They own no vineyards, preferring to buy fruit as required, which suits them well. ‘I like the freedom of it,’ says Barsi Szabó. ‘I would never dare buy a vineyard and not be there 365 days a year.’
Current production is small – just 840 bottles a year – and with sales in Austria, Italy and the UK, there are no problems with finding buyers.
‘Usually people want to get the production up and then have to sell it. For me, I always want to sell out dry,’ says Barsi Szabó. ‘I want to know where I’m selling it as I make it.’
The pair are currently working with winemaker Orosz Gábor in Mád – something Barsi Szabó describes as ‘being like a 1.0 version of a negotiant’.
Though they don’t work in the vineyards, they are very involved in the production process, deciding when to pick, how to press and ferment, and controlling racking, batonage and the final blend. This year they’re thinking of experimenting with skin contact.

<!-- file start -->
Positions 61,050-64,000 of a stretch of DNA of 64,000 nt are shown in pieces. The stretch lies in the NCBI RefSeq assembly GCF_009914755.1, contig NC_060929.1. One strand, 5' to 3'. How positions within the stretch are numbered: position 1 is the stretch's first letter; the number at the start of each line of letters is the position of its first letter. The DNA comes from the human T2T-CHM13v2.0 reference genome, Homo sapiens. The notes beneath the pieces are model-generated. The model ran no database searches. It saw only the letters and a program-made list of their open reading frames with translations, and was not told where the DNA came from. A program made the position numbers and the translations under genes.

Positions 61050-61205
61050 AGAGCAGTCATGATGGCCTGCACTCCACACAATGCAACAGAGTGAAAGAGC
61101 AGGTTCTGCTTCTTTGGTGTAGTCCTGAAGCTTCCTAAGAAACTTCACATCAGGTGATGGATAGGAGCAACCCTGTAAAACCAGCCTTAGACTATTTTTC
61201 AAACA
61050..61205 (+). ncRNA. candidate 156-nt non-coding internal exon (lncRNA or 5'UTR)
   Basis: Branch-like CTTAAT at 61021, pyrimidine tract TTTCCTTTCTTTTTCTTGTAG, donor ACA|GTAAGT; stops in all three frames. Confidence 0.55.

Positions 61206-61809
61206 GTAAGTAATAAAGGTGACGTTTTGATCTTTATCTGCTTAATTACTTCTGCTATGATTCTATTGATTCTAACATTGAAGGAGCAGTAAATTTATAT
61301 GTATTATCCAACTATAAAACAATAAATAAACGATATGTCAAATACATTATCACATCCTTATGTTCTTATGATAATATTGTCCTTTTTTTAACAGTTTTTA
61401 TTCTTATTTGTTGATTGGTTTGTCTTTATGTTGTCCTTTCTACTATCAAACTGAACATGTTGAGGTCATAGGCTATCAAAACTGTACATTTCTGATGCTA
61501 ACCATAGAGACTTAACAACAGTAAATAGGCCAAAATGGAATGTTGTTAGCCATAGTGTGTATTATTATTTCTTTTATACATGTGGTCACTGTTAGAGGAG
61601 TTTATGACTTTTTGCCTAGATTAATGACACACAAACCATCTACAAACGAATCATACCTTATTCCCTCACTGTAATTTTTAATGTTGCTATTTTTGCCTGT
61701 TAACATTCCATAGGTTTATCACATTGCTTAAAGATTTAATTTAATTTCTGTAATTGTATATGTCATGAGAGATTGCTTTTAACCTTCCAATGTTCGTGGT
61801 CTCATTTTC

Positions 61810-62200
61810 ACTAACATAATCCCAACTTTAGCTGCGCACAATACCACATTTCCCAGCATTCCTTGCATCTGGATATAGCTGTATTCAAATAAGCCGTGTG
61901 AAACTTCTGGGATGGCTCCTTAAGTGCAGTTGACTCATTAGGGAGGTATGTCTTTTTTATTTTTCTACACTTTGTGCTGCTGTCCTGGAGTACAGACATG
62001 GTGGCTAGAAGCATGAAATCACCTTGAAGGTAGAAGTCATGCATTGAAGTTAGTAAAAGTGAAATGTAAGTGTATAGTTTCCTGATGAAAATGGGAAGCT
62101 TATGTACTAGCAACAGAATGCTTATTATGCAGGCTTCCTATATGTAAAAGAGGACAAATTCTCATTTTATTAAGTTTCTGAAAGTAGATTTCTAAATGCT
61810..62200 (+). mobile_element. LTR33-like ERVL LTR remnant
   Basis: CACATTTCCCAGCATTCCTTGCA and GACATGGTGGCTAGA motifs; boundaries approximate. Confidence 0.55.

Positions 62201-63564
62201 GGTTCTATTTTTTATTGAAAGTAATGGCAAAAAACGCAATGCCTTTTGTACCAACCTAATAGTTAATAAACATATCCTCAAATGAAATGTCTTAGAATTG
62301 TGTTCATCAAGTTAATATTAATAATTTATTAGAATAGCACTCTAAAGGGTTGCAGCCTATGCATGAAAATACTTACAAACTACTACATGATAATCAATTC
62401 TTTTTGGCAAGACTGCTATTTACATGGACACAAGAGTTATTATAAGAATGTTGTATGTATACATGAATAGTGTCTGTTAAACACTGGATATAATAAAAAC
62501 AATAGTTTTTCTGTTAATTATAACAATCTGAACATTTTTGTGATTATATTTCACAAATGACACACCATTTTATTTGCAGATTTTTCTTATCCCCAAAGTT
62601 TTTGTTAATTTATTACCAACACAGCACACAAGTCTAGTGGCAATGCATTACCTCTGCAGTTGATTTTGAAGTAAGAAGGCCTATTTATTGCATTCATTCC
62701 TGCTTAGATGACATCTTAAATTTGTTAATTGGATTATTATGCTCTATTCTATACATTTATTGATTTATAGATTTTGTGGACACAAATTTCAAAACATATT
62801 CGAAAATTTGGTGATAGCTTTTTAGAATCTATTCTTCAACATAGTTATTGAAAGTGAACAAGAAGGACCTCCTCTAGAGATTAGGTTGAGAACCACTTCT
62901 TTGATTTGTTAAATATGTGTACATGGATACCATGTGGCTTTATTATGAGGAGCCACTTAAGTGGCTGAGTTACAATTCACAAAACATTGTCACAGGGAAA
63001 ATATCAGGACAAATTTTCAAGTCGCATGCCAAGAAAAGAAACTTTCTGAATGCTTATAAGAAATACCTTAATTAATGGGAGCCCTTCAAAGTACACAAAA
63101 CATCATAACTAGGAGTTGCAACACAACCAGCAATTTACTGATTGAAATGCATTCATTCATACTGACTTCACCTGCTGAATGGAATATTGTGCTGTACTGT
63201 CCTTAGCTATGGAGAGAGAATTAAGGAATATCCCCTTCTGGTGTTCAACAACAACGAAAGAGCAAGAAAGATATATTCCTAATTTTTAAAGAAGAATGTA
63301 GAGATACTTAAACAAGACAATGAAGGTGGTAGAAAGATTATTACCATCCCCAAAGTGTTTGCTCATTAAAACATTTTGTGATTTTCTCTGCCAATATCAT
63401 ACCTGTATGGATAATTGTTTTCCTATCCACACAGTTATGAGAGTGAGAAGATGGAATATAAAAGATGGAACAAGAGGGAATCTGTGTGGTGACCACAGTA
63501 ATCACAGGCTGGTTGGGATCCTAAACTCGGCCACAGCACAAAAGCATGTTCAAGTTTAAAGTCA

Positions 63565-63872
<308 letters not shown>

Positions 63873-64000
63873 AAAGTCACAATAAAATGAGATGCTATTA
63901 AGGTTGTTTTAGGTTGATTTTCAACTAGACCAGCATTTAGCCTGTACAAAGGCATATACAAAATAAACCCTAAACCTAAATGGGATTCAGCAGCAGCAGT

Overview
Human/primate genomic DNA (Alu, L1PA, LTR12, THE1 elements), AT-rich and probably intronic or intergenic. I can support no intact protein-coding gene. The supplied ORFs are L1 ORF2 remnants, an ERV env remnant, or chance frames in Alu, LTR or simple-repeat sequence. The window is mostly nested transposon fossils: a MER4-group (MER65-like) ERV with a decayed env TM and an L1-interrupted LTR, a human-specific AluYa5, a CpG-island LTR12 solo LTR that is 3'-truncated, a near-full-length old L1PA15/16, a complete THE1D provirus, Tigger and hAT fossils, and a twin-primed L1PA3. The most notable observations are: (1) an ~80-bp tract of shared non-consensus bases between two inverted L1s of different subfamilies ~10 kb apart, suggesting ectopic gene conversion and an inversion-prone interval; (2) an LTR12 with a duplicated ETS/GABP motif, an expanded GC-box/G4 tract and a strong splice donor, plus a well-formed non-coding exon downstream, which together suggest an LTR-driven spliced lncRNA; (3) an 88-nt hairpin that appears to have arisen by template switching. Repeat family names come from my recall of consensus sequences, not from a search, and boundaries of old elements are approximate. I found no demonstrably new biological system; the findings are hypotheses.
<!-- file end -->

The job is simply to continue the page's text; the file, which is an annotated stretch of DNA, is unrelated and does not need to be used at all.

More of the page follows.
‘I like to be there when it’s being bottled, so I can do the labelling and put it in the boxes, so each bottle goes through my hands. It feels pretty good!’
Currently Barsi Szabó Edwards’ venture is admittedly bigger on feel-good factor than it is on actual profit, though the pair are hopeful of being able to roll out the guerrilla template elsewhere.
‘The know-how is there if you find local contacts and an interesting wine region – and you have a good enough employer to allow you to do it,’ says Barsi Szabó.
‘I’d love to do this full time. It will take one hell of a long time to establish, but once there’s a brand and the markets are ready…’
Wine name: Barsi Szabó Edwards
Importer: Theatre of Wine, 020 8858 6363
China Tang at the Dorchester